Select Committee on European Scrutiny First Report


COM(01) 247

Draft Council Regulation on the common organisation of the market in sheepmeat and goatmeat.
Legal base:Articles 36 and 37 EC; consultation; qualified majority voting
Document originated: 16 May 2001
Forwarded to the Council: 16 May 2001
Deposited in Parliament: 20 June 2001
Department: Environment, Food and Rural Affairs
Basis of consideration: EM of 20 June 2001
Previous Committee Report: None
To be discussed in Council: After receipt of European Parliament opinion
Committee's assessment: Politically important
Committee's decision: Not cleared; further information requested


12.1  Unlike many other commodities under the Common Agricultural Policy (CAP), the market regime for sheepmeat and goatmeat does not include any provision for public buying (intervention) of surplus produce. Rather, the main instrument of support is the annual ewe premium payable (as its name suggests) to producers rearing at least 10 ewes, and based on the difference between the Community's basic price (set each year by the Council) and the average market price. An individual's eligibility for the premium is, however, limited to the number of animals for which they received premium in 1991, with a quantity being held in reserve for allocation to specific hardship and other priority cases. In addition, producers in less favoured areas (LFAs), where about 80% of all ewes and she-goats are located, are eligible for a supplementary payment (the "Rural World Premium"). This particular regime is also unusual in that the UK is a major beneficiary, accounting for about one-third of Community production, followed by Spain (22%) and France (13%).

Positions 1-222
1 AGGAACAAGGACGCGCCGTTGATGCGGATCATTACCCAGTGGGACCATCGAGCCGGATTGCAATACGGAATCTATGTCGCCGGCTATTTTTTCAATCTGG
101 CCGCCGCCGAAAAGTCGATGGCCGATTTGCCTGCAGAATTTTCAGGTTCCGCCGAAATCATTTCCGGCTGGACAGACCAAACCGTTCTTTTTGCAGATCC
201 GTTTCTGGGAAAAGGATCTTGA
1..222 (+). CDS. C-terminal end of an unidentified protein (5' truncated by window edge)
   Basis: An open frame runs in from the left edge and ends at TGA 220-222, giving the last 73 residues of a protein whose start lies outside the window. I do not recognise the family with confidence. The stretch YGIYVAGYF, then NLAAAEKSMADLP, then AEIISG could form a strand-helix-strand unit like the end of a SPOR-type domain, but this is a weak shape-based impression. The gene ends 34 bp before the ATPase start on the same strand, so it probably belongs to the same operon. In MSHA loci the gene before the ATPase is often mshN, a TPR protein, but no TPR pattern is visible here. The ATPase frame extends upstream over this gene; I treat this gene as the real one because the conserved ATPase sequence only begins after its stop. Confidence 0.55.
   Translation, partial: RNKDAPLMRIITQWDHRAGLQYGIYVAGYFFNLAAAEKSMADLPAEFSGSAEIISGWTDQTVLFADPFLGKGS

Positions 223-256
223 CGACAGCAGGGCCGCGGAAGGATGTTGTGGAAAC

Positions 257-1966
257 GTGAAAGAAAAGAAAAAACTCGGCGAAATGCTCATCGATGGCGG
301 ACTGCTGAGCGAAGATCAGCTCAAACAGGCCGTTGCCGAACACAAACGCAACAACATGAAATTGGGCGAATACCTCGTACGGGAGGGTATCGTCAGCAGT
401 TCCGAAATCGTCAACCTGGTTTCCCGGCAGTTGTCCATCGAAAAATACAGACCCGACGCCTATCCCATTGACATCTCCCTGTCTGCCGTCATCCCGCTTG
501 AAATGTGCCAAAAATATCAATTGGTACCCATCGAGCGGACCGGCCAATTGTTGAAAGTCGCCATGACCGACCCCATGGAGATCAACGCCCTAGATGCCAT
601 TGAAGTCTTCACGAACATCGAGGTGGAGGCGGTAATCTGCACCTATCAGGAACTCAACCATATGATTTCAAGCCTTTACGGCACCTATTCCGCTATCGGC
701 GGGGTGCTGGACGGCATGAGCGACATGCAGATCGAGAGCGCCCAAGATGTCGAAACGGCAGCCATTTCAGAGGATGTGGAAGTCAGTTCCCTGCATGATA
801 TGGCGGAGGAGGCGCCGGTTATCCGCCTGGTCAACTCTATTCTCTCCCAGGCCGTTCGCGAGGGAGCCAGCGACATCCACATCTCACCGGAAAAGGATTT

The current proposal

12.2  This sector did not feature in the Agenda 2000 reforms of the CAP, but, as a result of a separate review of the effect of the market organisation on farmers' incomes, production and the environment, the Commission has now proposed a number of changes, as follows:

  • the current deficiency payment basis for calculating the ewe premium would be replaced by a flat-rate payment, the level proposed being 21 euros (about £12.90) per animal, based on the average premiums from 1993 to 2000, and the present arrangement allowing the premium to be paid in stages would be abolished;

  • the system of individual producer quotas would continue, and would not be replaced by regional ceilings: however, in the interests of simplification and transparency, the sum of individual limits per Member State would be published in the relevant Regulation;

  • unless they fatten lambs as "heavy carcases", producers who market milk or milk products at present receive a lower premium than those producing meat, in recognition of the additional source of income which this provides: in line with the change proposed for the annual premium, the level of premium for such producers would in future also be on a flat-rate basis, at 16.8 euros (£10.32) per animal, and this lower rate would apply to all producers marketing milk or milk products, including those fattening lambs;